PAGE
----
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This Week in College Football History: Oct. 13-19
This Week in College Football History takes a look back at some of college football's landmark moments over the last 146 years.
Published: 10/10/2014 3:10:00 PM
(Pictured: A controversial call by referees in the final moments of the rain-soaked 1984 edition of the Red River Rivalry led to a 15-15 tie between No. 1 Texas and No. 3 Oklahoma. Above: College Football Hall of Famer Jerry Gray (Texas) records one of his six tackles in the game, taking down Oklahoma running back Steve Sewell, who scored two touchdowns for the Sooners. Photo courtesy of University of Texas Athletics.)

As part of an ongoing series throughout the fall, The National Football Foundation & College Hall of Fame posts This Week in College Football History, which takes a look back at some of college football's landmark moments over the last 146 years. If you choose to use this content in whole or in part, as a courtesy, please credit The National Football Foundation and use the NFF logo, which can be downloaded by clicking here.


Oct. 13, 1984
No. 1 Texas ties No. 3 Oklahoma, 15-15

A controversial call by referees in the final moments of the rain-soaked 1984 edition of the Red River Rivalry proved to be all the difference. With the Sooners leading 15-12, Texas quarterback Todd Dodge threw in the direction of Bill Boy Bryant in the end zone. Oklahoma cornerback Andre Johnson tipped it into the hands of Keith Stanberry, who appeared to catch the ball for an interception before going out of bounds. The referees ruled the pass incomplete, and Jeff Ward kicked the game-tying field goal on the next play. The Longhorns had stampeded to a 10-0 lead on a 25-yard scoring strike from Dodge to Bryant and a Ward field goal. However, a forced fumble by Sooner linebacker Brian Bosworth and a botched punt snap led to OU storming back to take a 15-10 lead, with running back Steve Sewell scoring twice in the third quarter. After Texas turned the ball over on downs within the Sooner three-yard line, College Football Hall of Fame coach Barry Switzer opted to concede the safety, leaving two minutes on the clock for Texas’ final drive. Oklahoma finished the season with a 9-2-1 record and lost to Washington in the Orange Bowl. The Longhorns wrapped up a 7-4-1 season with a loss to Iowa in the Freedom Bowl.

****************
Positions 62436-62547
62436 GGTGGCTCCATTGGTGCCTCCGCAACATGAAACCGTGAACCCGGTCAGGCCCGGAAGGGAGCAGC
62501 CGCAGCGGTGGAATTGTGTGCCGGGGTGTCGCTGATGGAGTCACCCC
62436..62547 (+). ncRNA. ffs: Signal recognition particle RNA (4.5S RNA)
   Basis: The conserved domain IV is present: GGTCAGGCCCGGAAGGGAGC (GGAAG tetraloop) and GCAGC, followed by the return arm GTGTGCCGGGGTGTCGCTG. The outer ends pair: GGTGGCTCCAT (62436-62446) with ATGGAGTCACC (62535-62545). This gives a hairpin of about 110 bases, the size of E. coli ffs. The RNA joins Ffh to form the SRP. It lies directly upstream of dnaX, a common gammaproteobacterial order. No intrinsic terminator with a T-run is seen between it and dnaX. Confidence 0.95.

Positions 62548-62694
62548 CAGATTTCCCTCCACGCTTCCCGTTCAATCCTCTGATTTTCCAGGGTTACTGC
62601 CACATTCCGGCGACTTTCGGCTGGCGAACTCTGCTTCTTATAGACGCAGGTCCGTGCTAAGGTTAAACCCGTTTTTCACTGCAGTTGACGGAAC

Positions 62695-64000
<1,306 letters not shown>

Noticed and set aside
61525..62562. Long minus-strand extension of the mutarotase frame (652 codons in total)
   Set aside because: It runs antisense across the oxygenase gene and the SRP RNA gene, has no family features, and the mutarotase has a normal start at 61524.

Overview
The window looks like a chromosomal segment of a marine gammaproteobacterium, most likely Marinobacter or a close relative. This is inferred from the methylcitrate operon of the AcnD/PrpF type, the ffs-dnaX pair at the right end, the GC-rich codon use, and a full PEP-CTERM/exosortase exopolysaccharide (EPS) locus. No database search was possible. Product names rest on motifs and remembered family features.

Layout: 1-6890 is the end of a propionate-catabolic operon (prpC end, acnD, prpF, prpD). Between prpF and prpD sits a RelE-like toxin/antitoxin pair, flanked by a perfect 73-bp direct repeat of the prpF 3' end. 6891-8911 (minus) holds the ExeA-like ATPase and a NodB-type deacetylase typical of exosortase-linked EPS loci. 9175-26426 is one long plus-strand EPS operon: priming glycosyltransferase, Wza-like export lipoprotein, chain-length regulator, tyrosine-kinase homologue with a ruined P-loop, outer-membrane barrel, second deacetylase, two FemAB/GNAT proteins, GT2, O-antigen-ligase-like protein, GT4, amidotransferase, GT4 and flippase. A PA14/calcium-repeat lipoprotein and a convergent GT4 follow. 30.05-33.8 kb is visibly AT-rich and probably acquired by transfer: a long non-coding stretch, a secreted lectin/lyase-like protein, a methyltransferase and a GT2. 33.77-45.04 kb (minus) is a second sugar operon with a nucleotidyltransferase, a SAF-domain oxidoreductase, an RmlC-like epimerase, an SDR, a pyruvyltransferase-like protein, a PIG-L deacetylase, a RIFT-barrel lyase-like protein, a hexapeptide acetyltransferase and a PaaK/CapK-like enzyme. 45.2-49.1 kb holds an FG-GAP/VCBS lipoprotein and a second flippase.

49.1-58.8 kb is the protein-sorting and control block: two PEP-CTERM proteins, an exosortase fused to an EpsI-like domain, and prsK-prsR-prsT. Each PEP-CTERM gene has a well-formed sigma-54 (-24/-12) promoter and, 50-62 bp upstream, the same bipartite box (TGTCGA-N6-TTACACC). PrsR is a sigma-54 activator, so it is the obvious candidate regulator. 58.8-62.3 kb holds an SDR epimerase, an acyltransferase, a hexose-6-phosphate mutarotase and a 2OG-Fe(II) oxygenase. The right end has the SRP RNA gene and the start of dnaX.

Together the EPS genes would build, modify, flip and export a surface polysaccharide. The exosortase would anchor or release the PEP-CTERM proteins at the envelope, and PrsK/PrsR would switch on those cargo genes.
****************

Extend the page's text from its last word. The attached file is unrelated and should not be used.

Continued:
Oct. 14, 1978
Purdue def. No. 16 Ohio State, 27-16
West Lafayette, Ind.

Jim Young, a College Football Hall of Famer, called the upset of Ohio State the biggest win in his coaching career. Boilermakers quarterback and fellow Hall of Famer Mark Herrmann starred for Purdue in this game, throwing for 210 yards and a critical touchdown pass in the fourth quarter to Mike Harris. Despite outgaining Purdue 507-328 yards, the Buckeyes also produced five turnovers and 116 yards in penalties. Two Ohio State fumbles set up the 10 Boilermaker insurance points in the fourth quarter. Ohio State’s James Laughlin and Purdue’s Kenneth Loushin, both 1979 National Scholar-Athletes played in this game. The No. 13 Boilermakers crushed Georgia Tech in the Peach Bowl to finish off an 8-2-1 season. Ohio State finished the season unranked at 7-4-1 with a loss to Clemson in the Gator Bowl in what would be Hall of Famer Woody Hayes’ final game as head coach.

Oct. 15, 1994
No. 6 Auburn def. No. 1 Florida, 36-33
Gainesville, Fla.

With a 17-game winning streak in year two of a bowl ban, Auburn’s trip to meet the top ranked Gators was another chance to prove that it was a worthy contender for the national title. Terry Bowden’s Tigers maintained a 22-14 lead at halftime, but Florida began to turn things around after inserting backup quarterback Danny Wuerffel, a future Hall of Famer, William V. Campbell and Heisman Trophy winner, in the second half. Wuerffel completed his first nine passes, twice finding the end zone and giving Florida leads of 26-22 and 33-29. Auburn defensive back Brian Robinson picked off two balls from Florida’s starting signal caller Terry Dean, and he added a third against Wuerffel that set up Patrick Nix’s winning touchdown pass to Frankie Sanders with 30 seconds remaining. The loss was only the second at “The Swamp” for Gators head coach Steve Spurrier, a member of the Hall of Fame as a player at Florida. The Gators went on to win the SEC title before losing a rematch with in-state rival Florida State in the Sugar Bowl, finishing off a 10-2-1 season with a No. 7 ranking. Bowden was one win away from finishing off his second consecutive undefeated season, but a loss to Alabama in the regular season finale left the Tigers with a 9-1-1 record and a No. 9 ranking.

Oct. 16, 1982
Arizona def. No. 9 Notre Dame, 16-13
South Bend, Ind.